Cited 2 times since 2020 (1.2 per year) source: Scopus Respiratory research, Volume 21, Issue 1, 12 2 2020, Pages 52 Resistance of the respiratory system measured with forced oscillation technique (FOT) correlates with bronchial thermoplasty response. Goorsenberg AWM, d'Hooghe JNS, Slats AM, van den Aardweg JG, Annema JT, Bonta PI

Background

Bronchial Thermoplasty (BT) is an endoscopic treatment for severe asthma using radiofrequency energy to target airway remodeling including smooth muscle. The correlation of pulmonary function tests and BT response are largely unknown. Forced Oscillation Technique (FOT) is an effort-independent technique to assess respiratory resistance (Rrs) by using pressure oscillations including small airways.

Aim

To investigate the effect of BT on pulmonary function, assessed by spirometry, bodyplethysmography and FOT and explore associations between pulmonary function parameters and BT treatment response.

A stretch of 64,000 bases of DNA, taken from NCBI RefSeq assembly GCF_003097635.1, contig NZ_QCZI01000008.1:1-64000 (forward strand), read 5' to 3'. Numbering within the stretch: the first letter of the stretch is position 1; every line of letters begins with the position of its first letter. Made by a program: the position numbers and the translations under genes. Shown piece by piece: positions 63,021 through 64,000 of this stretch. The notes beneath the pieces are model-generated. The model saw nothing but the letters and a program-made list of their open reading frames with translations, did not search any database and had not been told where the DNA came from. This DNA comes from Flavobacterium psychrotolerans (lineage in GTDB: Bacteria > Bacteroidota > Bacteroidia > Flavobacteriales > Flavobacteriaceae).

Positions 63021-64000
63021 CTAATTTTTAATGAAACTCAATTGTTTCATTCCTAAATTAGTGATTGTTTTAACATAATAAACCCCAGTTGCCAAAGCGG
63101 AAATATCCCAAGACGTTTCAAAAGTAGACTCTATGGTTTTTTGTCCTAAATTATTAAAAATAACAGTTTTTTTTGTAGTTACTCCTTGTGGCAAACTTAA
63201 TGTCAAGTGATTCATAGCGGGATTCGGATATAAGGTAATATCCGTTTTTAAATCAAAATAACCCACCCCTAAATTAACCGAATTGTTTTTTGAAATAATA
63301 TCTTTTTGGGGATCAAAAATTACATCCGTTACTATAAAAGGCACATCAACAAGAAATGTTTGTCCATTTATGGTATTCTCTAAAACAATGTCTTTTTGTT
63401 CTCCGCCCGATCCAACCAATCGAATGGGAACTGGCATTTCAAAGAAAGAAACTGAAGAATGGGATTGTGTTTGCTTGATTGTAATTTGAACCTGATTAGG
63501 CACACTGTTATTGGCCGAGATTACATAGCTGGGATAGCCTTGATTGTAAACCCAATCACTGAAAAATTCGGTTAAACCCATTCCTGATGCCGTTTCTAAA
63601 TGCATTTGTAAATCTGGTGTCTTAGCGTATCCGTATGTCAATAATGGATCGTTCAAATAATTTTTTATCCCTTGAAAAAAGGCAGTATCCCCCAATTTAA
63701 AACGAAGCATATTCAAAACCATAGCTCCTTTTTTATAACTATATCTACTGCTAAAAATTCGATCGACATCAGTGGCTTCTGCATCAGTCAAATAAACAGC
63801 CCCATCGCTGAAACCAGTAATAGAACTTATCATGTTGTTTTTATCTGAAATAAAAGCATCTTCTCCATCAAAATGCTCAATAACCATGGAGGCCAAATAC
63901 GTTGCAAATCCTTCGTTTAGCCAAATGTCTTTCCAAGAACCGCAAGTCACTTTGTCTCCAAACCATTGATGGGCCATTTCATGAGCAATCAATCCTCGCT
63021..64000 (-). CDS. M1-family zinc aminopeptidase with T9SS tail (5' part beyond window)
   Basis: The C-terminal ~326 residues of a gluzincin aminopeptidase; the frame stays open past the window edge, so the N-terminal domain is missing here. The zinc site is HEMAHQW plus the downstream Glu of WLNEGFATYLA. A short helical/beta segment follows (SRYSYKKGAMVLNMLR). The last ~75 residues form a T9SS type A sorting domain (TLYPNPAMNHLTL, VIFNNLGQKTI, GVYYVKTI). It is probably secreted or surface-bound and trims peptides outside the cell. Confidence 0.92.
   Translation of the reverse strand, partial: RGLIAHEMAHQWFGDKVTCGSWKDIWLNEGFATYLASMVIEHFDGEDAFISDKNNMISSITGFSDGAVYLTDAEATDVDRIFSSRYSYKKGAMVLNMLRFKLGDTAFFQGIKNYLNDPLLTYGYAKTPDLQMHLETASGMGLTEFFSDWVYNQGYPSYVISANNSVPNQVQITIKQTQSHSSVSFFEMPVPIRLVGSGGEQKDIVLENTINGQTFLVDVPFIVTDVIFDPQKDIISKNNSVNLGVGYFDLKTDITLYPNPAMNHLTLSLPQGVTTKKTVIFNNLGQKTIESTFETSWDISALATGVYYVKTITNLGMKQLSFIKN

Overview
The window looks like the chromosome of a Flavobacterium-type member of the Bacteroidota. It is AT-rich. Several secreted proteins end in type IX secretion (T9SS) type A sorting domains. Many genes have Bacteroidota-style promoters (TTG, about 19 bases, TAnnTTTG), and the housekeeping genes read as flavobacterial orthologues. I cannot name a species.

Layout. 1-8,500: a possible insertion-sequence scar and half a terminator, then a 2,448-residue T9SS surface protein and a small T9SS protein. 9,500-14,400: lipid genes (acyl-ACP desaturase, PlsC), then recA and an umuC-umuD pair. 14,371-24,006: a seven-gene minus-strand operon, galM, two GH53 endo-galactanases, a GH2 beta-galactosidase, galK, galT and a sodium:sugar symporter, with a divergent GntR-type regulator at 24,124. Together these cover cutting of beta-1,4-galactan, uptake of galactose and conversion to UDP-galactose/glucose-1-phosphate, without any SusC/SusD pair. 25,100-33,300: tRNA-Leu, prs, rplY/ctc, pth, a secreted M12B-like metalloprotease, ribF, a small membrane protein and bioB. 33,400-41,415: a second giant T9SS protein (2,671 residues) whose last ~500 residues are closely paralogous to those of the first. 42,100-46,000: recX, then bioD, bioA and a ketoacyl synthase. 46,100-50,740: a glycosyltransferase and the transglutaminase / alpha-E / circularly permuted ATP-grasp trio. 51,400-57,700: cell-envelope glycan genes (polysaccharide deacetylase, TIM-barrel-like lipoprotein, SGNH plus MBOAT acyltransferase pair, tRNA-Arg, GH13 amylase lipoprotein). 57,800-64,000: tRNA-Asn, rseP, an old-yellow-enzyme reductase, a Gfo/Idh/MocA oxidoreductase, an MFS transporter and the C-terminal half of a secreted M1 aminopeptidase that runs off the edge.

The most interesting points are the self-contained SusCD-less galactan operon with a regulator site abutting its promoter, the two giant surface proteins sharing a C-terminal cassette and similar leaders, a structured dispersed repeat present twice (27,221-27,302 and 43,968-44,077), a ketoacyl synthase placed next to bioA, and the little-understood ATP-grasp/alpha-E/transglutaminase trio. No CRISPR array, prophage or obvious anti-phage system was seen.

Methods

Severe asthma patients recruited to the TASMA trial were analyzed in this observational cohort study. Spirometry, bodyplethysmography and FOT measurements were performed before and 6 months after BT. Asthma questionnaires (AQLQ/ACQ-6) were used to assess treatment response.

Results

Twenty-four patients were analyzed. AQLQ and ACQ improved significantly 6 months after BT (AQLQ 4.15 (±0.96) to 4.90 (±1.14) and ACQ 2.64 (±0.60) to 2.11 (±1.04), p = 0.004 and p = 0.02 respectively). Pulmonary function parameters remained stable. Improvement in FEV1 correlated with AQLQ change (r = 0.45 p = 0.03). Lower respiratory resistance (Rrs) at baseline (both 5 Hz and 19 Hz) significantly correlated to AQLQ improvement (r = - 0.52 and r = - 0.53 respectively, p = 0.01 (both)). Borderline significant correlations with ACQ improvement were found (r = 0.30 p = 0.16 for 5 Hz and r = 0.41 p = 0.05 for 19 Hz).

Conclusion

Pulmonary function remained stable after BT. Improvement in FEV1 correlated with asthma questionnaires improvement including AQLQ. Lower FOT-measured respiratory resistance at baseline was associated with favorable BT response, which might reflect targeting of larger airways with BT.

Trial registration

ClinicalTrials.gov Identifier

NCT02225392; Registered 26 August 2014.

Respir Res. 2020 2;21(1):52